Musical therapy involves having a patient produce and listen to music, either vocal or instrumental, in a therapeutic setting under the supervision of a skilled, licensed musical therapist. The idea is that music can be used as way of self-expression for people with mental health issues who might not be able to communicate with words alone.
The music selection and other aspects of the therapy are selected according to the individual needs of the patient and the progress he or she is making in treatment. The musical therapist guides this process as part of an interdisciplinary team which has developed a plan for the patient’s treatment.
Typically a musical therapist will have completed an approved program at the college or university level and will have completed an examination by the Certification Board for Music Therapists. They will have been designated Music Therapist-Board Certified (MT-BC). There are a number of other, more advanced designations, including Registered Music Therapists (RMT), Certified Music Therapists (CMT), and Advanced Certified Music Therapist (ACMT)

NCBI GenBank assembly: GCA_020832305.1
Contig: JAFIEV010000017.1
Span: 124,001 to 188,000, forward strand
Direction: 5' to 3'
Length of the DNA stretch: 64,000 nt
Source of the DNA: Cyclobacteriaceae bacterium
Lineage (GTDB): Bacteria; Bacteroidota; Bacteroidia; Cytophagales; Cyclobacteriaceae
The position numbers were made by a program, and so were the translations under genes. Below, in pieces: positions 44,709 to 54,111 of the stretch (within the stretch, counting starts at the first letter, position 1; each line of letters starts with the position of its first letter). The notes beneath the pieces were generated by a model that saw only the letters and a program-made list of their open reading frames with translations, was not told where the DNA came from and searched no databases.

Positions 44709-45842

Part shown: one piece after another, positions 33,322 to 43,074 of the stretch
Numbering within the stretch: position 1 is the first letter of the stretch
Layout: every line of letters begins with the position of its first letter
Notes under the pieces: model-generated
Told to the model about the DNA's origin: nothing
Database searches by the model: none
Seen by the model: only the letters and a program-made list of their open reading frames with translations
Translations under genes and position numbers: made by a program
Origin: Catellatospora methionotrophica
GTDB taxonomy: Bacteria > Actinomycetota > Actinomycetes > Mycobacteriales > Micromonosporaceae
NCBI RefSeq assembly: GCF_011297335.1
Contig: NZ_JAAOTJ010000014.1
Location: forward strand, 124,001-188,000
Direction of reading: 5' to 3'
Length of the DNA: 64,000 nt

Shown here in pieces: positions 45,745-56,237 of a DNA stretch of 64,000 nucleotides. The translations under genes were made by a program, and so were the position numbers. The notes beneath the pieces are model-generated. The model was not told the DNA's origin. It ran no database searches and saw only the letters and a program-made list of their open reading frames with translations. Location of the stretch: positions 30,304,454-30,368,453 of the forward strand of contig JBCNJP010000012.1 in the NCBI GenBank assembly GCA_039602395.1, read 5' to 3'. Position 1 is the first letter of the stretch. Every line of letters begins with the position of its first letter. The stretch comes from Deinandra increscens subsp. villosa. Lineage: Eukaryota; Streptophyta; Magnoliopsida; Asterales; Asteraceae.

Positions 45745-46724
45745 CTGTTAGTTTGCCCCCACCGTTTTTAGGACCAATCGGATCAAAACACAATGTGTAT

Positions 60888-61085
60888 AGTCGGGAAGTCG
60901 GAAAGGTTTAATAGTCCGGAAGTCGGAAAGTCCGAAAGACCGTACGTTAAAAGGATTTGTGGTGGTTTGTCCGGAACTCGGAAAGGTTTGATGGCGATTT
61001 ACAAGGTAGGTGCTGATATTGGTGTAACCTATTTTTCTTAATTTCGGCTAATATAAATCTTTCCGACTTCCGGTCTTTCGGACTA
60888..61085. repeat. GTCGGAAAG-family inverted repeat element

Music therapy is not only useful for helping the patient’s self-expression, especially in regards to mental health issues, but also as a means of addressing these issues.
Making and listening to music helps create a more positive mood, develop a sense of control, enhance self-awareness and that of the environment, develop coping and problem solving skills, help social interaction and reduce conflict, and improve concentration, among other positive benefits.
There are studies that suggest that music therapy has had some success in addressing a number of psychological disorders, including schizophrenia and psychosis. It also relieves stress and helps alleviate a variety of negative symptoms. The beauty of the technique is that it has no side effects and is inexpensive to implement.
Five common approaches used with music therapy are:
- Songwriting. Songwriting can provide the opportunity for individuals with a mental health condition to express their feeling, moods, thoughts and emotions.
- Lyric analysis. Analyzing song lyrics can help individuals identify emotions. A music therapist can help a patient to connect words or phrases in a song to a deeper meaning.
- Improvisation. Improvisation is a self-expression technique in which the individual and music therapist relate to each other through creating music impromptu.
- Listening. Listening involves the individual taking in and reacting to live or recorded music.
- Playing instruments. Playing an instrument can give individuals who have trouble communicating an easy, gratifying way to express their thoughts and emotions.
Music therapy can be used independently or as a complement to other mental health treatments. Contact Staffing Plus to engage your next mental health provider.
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